Nate Pearson could finally shine for the Blue Jays pitching out of the bullpen
Photo credit:Dan Hamilton-USA TODAY Sports
7 months ago
After losing fan favourite Edwin Encarnacion to free agency the offseason prior, the Toronto Blue Jays decided to use their compensation pick on right-hander Nate Pearson, selecting the College of Central Florida product with the 28th pick in the 2017 MLB Draft.
Since his debut with the Blue Jays organization following the draft, health concerns and various ailments have followed the 6’6″ Florida product like a dark cloud, as the fiery right-hander has dealt with injuries related to his right arm, oblique, right shoulder, his lat, and a sports hernia since being drafted. In his first full professional season in 2018, Pearson started the year on the IL with an oblique injury and during his first outing with Dunedin once healthy, a comebacker up the middle struck him in the arm and broke his ulna, sidelining him for the rest of the regular season.
Injury concerns set aside, Pearson quickly became one of the Jays’ top prospects because of his fastball reaching the upper 90s, touching 100 MPH+ with ease, but also featuring devastating offspeed pitches that kept hitters on their toes. His bulky frame screamed starter material, which combined with his arsenal, had “ace” potential that had Jays fans excited for the day that Pearson would eventually be ready for the big leagues.
Nate Pearson Returns to the Blue Jays
That day came during the condensed 2020 season, where Pearson would make his MLB debut late in July against the Washington Nationals, going five innings with zero earned runs allowed with five strikeouts in his first big league starts. Three starts later, Pearson was back on the IL with elbow tightness to blame, transitioning to the bullpen near the end of the season where he was lights out for his two relief appearances, one of which came in the postseason against the Tampa Bay Rays. Over the next two seasons, Pearson would amass a combined 5.18 ERA through 33 innings.
Heading into the 2023 campaign, Pearson was trending in the right direction to secure a spot on the Blue Jays Opening Day roster. While the injury bug latched on the two prior seasons and saw him spend all of the 2022 season in the MiLB, a solid winter down in the Dominican and a spring training that saw him craft a 3.24 ERA through six relief appearances was a positive sign for the former Jays top prospect. He ultimately wouldn’t crack the roster, with Canadian Zach Pop securing the last bullpen spot, but Pearson went down to Triple-A and continued to pitch well with the Bisons.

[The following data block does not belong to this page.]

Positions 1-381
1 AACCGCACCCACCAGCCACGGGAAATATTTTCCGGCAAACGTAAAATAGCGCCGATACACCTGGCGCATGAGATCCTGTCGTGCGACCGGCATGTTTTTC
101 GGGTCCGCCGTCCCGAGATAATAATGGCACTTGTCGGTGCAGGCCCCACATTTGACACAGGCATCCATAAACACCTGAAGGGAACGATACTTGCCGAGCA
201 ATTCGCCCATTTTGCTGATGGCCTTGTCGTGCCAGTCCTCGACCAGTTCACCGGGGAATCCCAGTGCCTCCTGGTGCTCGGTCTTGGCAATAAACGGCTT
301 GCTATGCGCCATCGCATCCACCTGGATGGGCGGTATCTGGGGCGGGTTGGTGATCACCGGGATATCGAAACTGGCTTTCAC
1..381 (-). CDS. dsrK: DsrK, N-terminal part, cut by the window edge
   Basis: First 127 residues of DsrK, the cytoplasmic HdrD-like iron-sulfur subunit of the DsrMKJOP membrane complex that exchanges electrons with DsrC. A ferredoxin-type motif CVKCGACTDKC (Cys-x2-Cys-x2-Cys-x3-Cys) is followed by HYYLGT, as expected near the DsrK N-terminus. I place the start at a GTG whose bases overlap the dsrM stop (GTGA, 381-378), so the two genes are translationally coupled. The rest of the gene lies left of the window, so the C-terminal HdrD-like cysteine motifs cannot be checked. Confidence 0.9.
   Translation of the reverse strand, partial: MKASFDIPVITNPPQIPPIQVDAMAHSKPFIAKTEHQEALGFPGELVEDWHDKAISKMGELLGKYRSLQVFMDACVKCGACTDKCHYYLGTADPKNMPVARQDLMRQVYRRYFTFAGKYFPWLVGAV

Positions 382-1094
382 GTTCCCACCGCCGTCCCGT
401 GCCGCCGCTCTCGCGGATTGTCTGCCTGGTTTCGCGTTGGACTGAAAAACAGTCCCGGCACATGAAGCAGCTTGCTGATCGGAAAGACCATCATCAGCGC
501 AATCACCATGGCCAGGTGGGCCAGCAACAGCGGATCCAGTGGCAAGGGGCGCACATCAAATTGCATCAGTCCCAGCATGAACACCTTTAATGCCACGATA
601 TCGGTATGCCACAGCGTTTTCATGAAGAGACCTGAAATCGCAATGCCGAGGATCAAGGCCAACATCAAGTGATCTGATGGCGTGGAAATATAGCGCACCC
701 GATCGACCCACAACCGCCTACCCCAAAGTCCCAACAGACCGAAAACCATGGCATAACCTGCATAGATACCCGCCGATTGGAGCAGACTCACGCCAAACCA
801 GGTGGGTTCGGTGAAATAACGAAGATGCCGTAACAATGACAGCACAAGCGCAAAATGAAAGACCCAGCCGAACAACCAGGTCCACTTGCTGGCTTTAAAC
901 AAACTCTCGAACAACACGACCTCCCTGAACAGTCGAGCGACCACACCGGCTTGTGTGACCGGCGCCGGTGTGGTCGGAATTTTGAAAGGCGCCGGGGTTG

Through eight appearances, the JUCO product amassed a 2.16 ERA through 8 1/3 innings, collecting his first save of his career while allowing just five hits and two earned runs compared to 16 strikeouts. His command was still not completely polished, as he allowed five free passes through that time, but Pearson was getting batters out and using his arsenal to continually get batters out and quickly became one of the top arms on the Bisons squad.
As the Blue Jays returned home from another road trip, The Athletic’s Kaitlyn McGrath reported that Pearson was on his way to Toronto to join the Jays, which meant the former first-round pick was heading back to the big leagues albeit in a different role than what many fans were used to seeing. With reliever Adam Cimber heading to the IL, Pearson takes over his spot in the bullpen, bringing some additional velocity to the Jays’ relief corps.
For Pearson, the right-hander is currently in his seventh professional season and is still trying to carve out a spot on the roster after the injuries have kept him sidelined for longer than many had hoped for. While this isn’t a do-or-die scenario by any means for Pearson’s career with the Jays, with the bullpen struggling early this year (combined 4.19 ERA) if Pearson can continue to pitch as he did in Buffalo, it will make for some tough decisions in roughly 15 days when Cimber is ready to come off the IL (should he be ready to go) which could benefit both him and the Blue Jays long-term.
There is obviously a lot of moving parts needed for this to happen but considering Pearson is healthy and thriving early in a somewhat new role, the ball is in his court as to whether he can find a way to stay with the Blue Jays for the foreseeable future.
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